Weathering the Storm
We know a little bit about storms, don’t we? Last winter, the East coast was slammed with incredible amounts of snow. The Southwest has gone through drought for several years. Tornados rip through the central part of the country, the South is trying to stay afloat from flooding. And according to Mike Moenter’s rain gauge, we’ve had just over 9” of rain since May 5th.
The storms come and go out of our control. Similar to life, it isn’t a question whether the storms will come or not, but when will they will show up? Their timing seems random and severity a secret. Guarantees are no where to be found.
David as a shepherd boy, walked into a storm without realizing it when he visited his brothers in the army. Noticing that the military men were hiding in fear of the Philistine giant, the boy could not sit back and listen to the intimidating bully spew his hate and insults toward God. With courage in his convictions toward God, he confronted Goliath without fear. It he lived or died, he would be glorifying God. No guarantee, just walking in faith!
Jesus and the disciples got in the boat to go to the other side. This wasn’t a small lake; it was a sea. And Jesus must have been tired to have slept during a storm that was swamping their boat. In desperation, the disciples woke him up and pressed, “Teacher, do you not care that we are perishing?”
Fear can cause us to ‘zoom in’ on the moment, blurring our view of the bigger picture. Jesus was in the disciple’s presence and he was not going to carelessly leave them. Of COURSE, Jesus cared. In the chaos, he got up to calm the storm and then went into disciple training mode. “Why are you afraid? Do you have no faith?”
The same questions can be posed to each of us during our storms. Why are you afraid? Do you have no faith? These deep questions bring attention to a very gray line between fear and faith. During your storms, where or in whom do you put your trust? If we are following Christ, then doesn’t that mean that he is guiding us through our difficult and sometimes scary storms? And if he is guiding us, then what do we have to fear?
Storms come in different forms and severity. Earlier this week, a severe and unexpected storm arrived in our lives when 9 people were killed at a Bible Study inside a sanctuary in South Carolina. It so happens that Pastor Matt Musteric from Bethlehem in Pemberville attended seminary with Pastor Clementa Pinckney who was killed in this tragic event. How do we deal with the storm?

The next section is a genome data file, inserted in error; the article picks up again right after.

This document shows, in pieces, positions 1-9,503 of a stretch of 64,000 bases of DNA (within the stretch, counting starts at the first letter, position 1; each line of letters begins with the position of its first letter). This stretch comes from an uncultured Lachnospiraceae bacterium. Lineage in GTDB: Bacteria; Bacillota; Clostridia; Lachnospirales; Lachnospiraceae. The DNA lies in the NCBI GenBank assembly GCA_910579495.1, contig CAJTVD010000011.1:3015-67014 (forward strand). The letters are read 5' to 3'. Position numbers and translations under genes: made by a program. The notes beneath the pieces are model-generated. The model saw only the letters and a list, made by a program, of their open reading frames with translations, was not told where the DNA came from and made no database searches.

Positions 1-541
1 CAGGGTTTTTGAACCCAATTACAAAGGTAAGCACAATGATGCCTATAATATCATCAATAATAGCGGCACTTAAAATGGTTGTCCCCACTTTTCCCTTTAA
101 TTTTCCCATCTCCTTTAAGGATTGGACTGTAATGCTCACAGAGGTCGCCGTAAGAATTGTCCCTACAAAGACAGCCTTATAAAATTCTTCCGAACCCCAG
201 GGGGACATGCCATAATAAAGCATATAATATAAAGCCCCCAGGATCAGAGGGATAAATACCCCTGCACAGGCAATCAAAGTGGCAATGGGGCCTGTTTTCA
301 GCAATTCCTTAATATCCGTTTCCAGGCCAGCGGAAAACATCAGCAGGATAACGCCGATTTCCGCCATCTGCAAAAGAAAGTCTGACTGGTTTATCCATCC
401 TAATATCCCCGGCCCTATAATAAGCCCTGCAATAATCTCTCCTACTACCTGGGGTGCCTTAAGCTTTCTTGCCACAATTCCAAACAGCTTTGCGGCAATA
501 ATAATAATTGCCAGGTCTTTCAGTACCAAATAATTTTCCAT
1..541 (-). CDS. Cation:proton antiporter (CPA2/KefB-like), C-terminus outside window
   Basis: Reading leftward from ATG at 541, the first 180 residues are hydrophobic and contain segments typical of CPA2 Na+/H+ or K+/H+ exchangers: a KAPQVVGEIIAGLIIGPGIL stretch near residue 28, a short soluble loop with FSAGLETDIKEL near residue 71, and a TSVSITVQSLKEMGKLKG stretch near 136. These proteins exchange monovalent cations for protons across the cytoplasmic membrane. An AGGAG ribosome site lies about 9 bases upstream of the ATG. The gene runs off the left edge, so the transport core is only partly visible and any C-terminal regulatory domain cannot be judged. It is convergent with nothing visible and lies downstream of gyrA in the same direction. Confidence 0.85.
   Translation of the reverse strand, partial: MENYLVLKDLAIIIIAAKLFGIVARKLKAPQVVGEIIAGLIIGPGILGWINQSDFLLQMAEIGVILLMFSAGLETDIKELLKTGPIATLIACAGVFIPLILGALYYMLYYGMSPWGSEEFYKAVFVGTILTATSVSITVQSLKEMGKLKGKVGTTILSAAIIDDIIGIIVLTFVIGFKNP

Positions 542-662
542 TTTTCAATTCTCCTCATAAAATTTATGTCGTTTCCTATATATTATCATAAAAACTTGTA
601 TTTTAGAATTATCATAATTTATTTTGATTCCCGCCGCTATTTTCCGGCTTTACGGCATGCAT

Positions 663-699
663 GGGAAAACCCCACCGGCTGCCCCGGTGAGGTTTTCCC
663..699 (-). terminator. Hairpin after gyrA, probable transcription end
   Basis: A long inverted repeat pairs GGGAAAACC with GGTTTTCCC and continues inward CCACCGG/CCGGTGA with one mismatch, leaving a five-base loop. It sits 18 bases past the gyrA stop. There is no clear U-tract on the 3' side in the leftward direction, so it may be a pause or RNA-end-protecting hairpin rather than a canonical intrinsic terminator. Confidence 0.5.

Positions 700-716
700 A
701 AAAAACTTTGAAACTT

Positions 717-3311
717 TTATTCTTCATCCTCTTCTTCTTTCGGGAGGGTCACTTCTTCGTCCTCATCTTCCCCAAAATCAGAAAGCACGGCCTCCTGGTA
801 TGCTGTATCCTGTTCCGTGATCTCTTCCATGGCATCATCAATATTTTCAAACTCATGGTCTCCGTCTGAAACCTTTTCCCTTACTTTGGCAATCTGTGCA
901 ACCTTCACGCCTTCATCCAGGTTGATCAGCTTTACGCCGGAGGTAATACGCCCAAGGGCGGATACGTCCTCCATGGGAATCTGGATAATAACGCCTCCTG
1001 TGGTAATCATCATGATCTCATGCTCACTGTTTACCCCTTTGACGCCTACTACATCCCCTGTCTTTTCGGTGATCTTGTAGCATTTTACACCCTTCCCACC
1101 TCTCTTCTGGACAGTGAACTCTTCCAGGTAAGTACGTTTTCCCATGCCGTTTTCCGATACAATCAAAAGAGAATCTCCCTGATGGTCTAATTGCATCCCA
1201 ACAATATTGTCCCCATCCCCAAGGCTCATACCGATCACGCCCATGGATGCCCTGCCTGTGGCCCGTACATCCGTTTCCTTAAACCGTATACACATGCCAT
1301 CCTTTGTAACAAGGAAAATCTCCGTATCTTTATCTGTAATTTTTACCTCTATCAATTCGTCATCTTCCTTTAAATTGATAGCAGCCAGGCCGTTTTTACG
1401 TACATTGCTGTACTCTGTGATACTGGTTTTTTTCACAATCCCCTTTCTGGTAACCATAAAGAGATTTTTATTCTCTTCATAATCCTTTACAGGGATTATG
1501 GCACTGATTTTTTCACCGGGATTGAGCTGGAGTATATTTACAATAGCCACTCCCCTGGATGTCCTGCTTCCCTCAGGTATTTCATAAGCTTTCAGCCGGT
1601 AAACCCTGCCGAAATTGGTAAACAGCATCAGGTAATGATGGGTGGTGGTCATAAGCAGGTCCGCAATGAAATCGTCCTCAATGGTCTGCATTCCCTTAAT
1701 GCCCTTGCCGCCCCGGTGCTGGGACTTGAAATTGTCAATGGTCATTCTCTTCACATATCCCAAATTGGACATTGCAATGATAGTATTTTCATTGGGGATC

While the media quickly turned the tragedy into political issues, racism and hate are human issues unsolved by laws. We need a change of heart that comes with the love and mercy of Jesus Christ alone. I witnessed a powerful example of faith and the beginning of healing as a result of this tragedy. Several relatives of the murder victims faced the accused and (filled with emotion) extended their forgiveness to him. (Read New York Times piece.)
We cannot get through these storms by our own power. Jesus alone is our strength and our healing. When confronted with bullies, health issues, relational problems, job stresses, you name it, our only source of peace is found in Christ. Forgiveness didn’t take away the pain of victim’s families. But they were faithful in seeking God’s will to forgive (as we are told to do) while dealing with their anger and grief. And through it, hate is released and healing begins.
When we proclaim Christ’s love and forgiveness on Sundays, it should also nurture conversations about compassion for people, no matter their category during the rest of the week. Our faith is a 24/7 faith. God doesn’t take a break from us. Let’s renew a daily commitment to prayer for God’s wisdom, guidance, love, and mercy to transform words into actions every day of the week. May God have mercy on the congregation in Charleston and on the entire Body of Christ. Amen.